- Caretaker President and AN Speaker Juan Guaidó announced a new plan to be discussed in the next ten days, to reach a unanimous pact, save Venezuela and face the electoral fraud of December 6th. “I’ll devote the next few days to present this new plan that I’ve developed and consult it both one-on-one and in groups with different leaders and social sectors of the Venezuelan democratic society so, after listening to one another and debating, we can achieve a united, common, definitive route to present to Venezuelans and our allies in the world,” he said in a video posted on social media. The plan’s main goals will be: condemn the electoral fraud, call on the country to express its will through a mechanism of mass participation and develop a plan of national and international mobilization. Guaidó asked all leaders to assume the responsibility that this context demands. He isn’t asking for “blind obedience or unanimity,” just disposition and humility to listen, debate, concede and agree, with the common disposition of returning freedom to Venezuela.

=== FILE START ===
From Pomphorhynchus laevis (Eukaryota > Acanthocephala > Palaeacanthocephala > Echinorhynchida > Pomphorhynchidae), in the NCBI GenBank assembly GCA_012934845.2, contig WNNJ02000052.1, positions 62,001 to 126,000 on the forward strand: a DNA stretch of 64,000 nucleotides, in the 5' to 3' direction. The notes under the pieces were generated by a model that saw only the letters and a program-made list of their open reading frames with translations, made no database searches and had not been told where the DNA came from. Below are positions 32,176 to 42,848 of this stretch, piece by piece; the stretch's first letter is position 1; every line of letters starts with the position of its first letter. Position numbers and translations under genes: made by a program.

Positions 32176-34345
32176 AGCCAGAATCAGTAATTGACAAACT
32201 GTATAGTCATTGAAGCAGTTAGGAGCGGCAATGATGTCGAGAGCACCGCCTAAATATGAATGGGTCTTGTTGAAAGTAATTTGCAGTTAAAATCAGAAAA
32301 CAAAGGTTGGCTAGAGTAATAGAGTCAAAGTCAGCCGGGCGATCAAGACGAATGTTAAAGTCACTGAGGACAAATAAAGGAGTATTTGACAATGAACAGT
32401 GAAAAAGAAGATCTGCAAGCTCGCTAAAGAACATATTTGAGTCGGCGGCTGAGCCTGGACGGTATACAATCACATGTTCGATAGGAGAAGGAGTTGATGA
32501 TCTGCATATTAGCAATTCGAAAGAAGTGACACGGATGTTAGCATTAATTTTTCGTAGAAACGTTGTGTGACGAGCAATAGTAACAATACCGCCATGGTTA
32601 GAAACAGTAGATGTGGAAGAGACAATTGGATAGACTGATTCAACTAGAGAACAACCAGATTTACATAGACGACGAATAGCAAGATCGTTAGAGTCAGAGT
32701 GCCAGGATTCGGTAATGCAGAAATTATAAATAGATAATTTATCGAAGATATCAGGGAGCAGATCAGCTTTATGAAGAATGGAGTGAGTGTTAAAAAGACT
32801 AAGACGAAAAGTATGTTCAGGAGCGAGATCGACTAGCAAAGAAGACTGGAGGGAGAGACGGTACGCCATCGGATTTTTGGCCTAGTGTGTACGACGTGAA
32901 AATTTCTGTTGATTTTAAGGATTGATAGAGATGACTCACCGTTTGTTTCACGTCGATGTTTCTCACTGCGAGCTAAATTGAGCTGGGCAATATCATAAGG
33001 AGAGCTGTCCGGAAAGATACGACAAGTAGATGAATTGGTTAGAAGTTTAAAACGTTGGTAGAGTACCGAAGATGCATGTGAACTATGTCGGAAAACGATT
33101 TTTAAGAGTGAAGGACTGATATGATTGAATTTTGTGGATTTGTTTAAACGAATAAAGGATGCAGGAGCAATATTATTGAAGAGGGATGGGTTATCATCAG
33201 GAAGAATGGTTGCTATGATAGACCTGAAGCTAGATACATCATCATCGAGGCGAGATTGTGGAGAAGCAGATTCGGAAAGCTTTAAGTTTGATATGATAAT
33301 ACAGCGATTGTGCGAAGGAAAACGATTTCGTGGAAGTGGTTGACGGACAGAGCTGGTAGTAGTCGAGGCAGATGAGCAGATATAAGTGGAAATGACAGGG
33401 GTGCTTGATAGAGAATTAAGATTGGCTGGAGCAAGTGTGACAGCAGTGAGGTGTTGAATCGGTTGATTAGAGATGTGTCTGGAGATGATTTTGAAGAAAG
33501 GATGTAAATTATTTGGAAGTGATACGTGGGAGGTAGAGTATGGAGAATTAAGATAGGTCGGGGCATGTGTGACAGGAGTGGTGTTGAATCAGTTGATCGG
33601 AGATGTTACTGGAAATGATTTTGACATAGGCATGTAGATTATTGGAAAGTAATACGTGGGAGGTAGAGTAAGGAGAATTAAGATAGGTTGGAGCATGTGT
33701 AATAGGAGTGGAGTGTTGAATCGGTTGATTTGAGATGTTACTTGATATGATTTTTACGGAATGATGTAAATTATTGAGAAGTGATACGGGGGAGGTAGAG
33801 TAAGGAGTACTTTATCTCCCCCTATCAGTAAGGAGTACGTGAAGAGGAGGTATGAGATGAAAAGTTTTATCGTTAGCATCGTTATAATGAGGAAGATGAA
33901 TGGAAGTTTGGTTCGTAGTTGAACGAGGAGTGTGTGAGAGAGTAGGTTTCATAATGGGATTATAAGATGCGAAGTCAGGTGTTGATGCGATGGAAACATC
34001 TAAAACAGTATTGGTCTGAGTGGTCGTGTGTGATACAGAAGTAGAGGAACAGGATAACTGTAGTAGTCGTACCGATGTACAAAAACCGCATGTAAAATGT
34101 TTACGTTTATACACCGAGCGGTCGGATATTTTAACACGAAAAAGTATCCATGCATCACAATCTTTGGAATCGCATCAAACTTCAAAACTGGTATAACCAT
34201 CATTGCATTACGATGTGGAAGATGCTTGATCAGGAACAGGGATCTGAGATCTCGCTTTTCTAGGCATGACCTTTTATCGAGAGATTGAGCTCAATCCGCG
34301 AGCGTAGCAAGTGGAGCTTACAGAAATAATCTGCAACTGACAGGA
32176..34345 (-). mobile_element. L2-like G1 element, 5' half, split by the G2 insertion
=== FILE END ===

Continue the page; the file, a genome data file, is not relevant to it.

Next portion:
- Nicolás’s vice president, Delcy Rodríguez, reported that on Wednesday they registered 1,171 cases of coronavirus, for a total of 36,868 cases they’ve admitted to. She also said six more people died (for a total of 303 deaths they’ve admitted to).
- The list of healthcare workers that have died from COVID-19 in Venezuela keeps growing. Until August, 19th, there had been 78 victims in the health sector, including the director of the Hospitals and Clinics Union, Valentín López, who was brave in condemning and denouncing sanitary authorities. Nurse Irene Valero died in Aragua state yesterday.
- According to investigations by the UCAB’s Human Rights Center, there are returning migrants who are sent to camps on the border, despite testing negative for coronavirus and are kept there without a valid reason for 70 days. At the camps, people only get one meal without nutrients. This explains the protests at centers in Táchira state, or in Biruaca (Apure state), where they’re kept in awful conditions.